Sections

PS 29’s ‘Mom-strocity’ to surrender today

The Brooklyn Paper
Share on TwitterTweet
Share on Facebook
Subscribe

Don’t miss our updates:

The former PTA treasurer at a Cobble Hill public school is facing 15 years in detention — the real kind — after being indicted this week for embezzling close to $100,000 from her school.

Providence Hogan, who kept the books for PS 29 on Henry Street between Baltic and Kane streets, stole the cash to “keep her family living in the lifestyle they were accustomed to,” DA Charles Hynes said on Tuesday, one day before Hogan was set to surrender to authorities.

But the money wasn’t just for her existing family; Hynes claims the 43-year-old mom wrote several large checks to herself between 2007 and 2008 for fertility treatments as well as to cover rent on her apartment and her business, the Providence Day Spa on Atlantic Avenue between Smith and Hoyt streets.

Hogan, who has a young daughter attending PS 29, covered her tracks by falsifying documents and business records, Hynes said. Parent association leaders didn’t realize that the money was missing until February, when they found a gap in the group’s tax returns. When they confronted her about the irregularities, Hogan admitted the theft, prosecutors say.

In all, investigators tracked $82,000 in rent payments, medical treatments and business expenses swiped from the PS 29 PTA treasury.

“We figure she made the rest out to cash and used it on everyday items,” said a source close to the DA’s office.

Parents remain stunned.

“I’m disappoint­ed,” said Dominick Balsamo, who has grandkids in the school. “You trust in someone and they take the money you put toward your kid’s future.”

The current parent association president and parent coordinator at PS 29 did not get back to us by late Tuesday. A call to Steve Flamhaft, Hogan’s attorney, wasn’t returned.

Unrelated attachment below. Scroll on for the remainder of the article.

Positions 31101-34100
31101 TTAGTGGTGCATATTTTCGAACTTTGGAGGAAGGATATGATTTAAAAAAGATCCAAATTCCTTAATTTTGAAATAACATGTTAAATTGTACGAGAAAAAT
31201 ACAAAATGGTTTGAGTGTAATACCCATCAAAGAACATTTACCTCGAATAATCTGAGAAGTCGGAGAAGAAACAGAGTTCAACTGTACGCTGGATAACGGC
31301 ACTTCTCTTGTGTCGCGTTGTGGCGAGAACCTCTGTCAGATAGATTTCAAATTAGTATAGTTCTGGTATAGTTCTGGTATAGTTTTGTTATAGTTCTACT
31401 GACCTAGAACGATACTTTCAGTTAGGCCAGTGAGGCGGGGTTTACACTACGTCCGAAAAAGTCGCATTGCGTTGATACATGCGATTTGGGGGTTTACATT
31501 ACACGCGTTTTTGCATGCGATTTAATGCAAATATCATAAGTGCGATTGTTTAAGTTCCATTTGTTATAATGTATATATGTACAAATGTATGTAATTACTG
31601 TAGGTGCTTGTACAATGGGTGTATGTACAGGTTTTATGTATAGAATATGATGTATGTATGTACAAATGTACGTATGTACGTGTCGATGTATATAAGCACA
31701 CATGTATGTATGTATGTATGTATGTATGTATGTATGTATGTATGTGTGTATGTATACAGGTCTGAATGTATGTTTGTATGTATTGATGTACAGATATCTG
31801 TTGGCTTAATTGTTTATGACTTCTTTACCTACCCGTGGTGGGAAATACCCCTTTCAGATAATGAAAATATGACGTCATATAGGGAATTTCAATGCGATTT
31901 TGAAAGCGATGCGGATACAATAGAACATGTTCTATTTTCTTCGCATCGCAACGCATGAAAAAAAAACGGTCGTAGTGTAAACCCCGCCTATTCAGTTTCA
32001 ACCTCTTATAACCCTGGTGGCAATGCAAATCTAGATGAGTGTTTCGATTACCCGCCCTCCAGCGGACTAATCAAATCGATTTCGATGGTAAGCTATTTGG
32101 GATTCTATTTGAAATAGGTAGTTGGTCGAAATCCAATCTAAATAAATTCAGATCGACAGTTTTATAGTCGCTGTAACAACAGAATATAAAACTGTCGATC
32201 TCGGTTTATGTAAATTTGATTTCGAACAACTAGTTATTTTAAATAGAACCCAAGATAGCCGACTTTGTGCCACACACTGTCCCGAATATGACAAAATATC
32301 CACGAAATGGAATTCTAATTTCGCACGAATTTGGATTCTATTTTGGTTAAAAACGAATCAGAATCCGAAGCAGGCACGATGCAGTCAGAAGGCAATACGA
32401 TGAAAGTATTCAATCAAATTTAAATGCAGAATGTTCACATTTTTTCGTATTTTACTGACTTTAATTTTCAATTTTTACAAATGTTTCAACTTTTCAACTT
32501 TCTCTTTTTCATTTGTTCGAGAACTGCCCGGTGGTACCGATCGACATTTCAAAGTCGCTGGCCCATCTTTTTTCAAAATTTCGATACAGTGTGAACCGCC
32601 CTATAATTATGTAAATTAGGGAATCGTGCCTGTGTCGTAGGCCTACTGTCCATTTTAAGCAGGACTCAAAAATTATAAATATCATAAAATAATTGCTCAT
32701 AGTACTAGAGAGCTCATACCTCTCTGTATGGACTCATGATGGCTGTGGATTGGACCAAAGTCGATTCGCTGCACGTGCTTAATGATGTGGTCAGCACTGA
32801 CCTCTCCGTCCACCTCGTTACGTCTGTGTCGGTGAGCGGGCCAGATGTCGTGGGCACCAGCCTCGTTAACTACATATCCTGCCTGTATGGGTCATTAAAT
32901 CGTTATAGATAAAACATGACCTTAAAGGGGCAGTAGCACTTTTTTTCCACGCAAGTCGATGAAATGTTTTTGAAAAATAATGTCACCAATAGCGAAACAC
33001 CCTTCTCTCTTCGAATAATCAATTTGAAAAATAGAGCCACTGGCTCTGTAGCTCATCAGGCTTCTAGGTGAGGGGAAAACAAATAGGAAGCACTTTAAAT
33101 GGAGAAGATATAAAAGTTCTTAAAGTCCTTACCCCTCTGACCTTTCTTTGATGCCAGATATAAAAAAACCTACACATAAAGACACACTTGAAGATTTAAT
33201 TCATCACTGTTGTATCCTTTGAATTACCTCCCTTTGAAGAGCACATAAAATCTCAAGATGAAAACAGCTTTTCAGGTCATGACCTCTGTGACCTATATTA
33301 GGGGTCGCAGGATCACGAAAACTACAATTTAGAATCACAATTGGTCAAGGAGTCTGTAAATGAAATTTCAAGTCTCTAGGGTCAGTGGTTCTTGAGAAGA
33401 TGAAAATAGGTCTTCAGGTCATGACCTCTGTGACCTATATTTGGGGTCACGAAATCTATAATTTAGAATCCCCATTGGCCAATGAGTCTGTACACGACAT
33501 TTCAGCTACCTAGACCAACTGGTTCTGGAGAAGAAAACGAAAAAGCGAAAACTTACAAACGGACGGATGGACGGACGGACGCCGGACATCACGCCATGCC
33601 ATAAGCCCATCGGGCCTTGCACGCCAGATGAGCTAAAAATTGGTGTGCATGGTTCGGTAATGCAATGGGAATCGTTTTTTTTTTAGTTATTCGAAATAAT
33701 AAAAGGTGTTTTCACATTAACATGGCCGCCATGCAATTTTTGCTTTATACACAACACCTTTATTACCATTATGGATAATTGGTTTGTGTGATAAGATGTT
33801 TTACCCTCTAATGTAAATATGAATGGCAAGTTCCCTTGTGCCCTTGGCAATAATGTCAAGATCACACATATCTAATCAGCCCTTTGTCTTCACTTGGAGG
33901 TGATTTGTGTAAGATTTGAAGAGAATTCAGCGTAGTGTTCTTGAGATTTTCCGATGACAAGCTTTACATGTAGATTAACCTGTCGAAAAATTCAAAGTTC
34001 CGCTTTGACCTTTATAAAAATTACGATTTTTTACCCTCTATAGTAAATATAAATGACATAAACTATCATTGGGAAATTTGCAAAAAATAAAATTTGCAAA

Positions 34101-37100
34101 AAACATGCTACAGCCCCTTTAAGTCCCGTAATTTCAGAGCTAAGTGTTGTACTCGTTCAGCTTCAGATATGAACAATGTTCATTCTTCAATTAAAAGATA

Hogan’s crimes aren’t stopping fundraising efforts at the school, which has embarked on a “coin harvest” to raise money for Japan earthquake relief efforts. The school expects to raise $6,500 — the same amount collected for Haiti earthquake victims last year.

Updated 5:23 pm, July 9, 2018
Today’s news:
Share on TwitterTweet
Share on Facebook
Subscribe

Don’t miss our updates:


Reasonable discourse

John from GS says:
Hopefully, the school will get "their" money back !!??
March 30, 2011, 9:38 am
Joey from Clinton Hills says:
disgraceful...but it least it wasn't the Principal raiding the funds (for once!)
March 30, 2011, 10:15 am
Phil from P slope says:
No happy ending in this spa story.
March 30, 2011, 8:41 pm
Enrique from Brooklyn says:
Administrators should also be held accountable
$ 100 g Wow! That tells you that SLT is not even functioning properly! Who's the principal! Forrest Gump!
April 1, 2011, 9:22 am
CG Gal from Cobble Hill says:
Interesting that someone like the person above would seek to blame others without an accurate understanding of the extent to which business records were falsified. The school has an excellent, dedicated principal (truly one of the best in the entire city!), an engaged SLT, and has a dream level of support and involvement from parents. The real victims in this are the the former treasurer's daughter (imagine having a mom who systematically ripped off your own school while pretending to be a hard-working volunteer!), the daughter's schoolmates, and the volunteers who worked hard for the school in order to help provide academic and enrichment opportunities to all the kids. The school is in the top ranks of NYC elementary schools due to the efforts of many people. Don't condemn the rest of the barrel just because a bad apple turned up in it.
April 1, 2011, 5:47 pm
Cindy from Carroll Gardens says:
What an awful human being. I hope they throw the book at her. She already threw away her family, let her sit behind bars for 15 years to think about what she did.
April 3, 2011, 2:15 pm

Comments closed.

First name
Last name
Your neighborhood
Email address
Daytime phone

Your letter must be signed and include all of the information requested above. (Only your name and neighborhood are published with the letter.) Letters should be as brief as possible; while they may discuss any topic of interest to our readers, priority will be given to letters that relate to stories covered by The Brooklyn Paper.

Letters will be edited at the sole discretion of the editor, may be published in whole or part in any media, and upon publication become the property of The Brooklyn Paper. The earlier in the week you send your letter, the better.

Keep it local!

Stay in touch with your community. Subscribe to our free newsletter: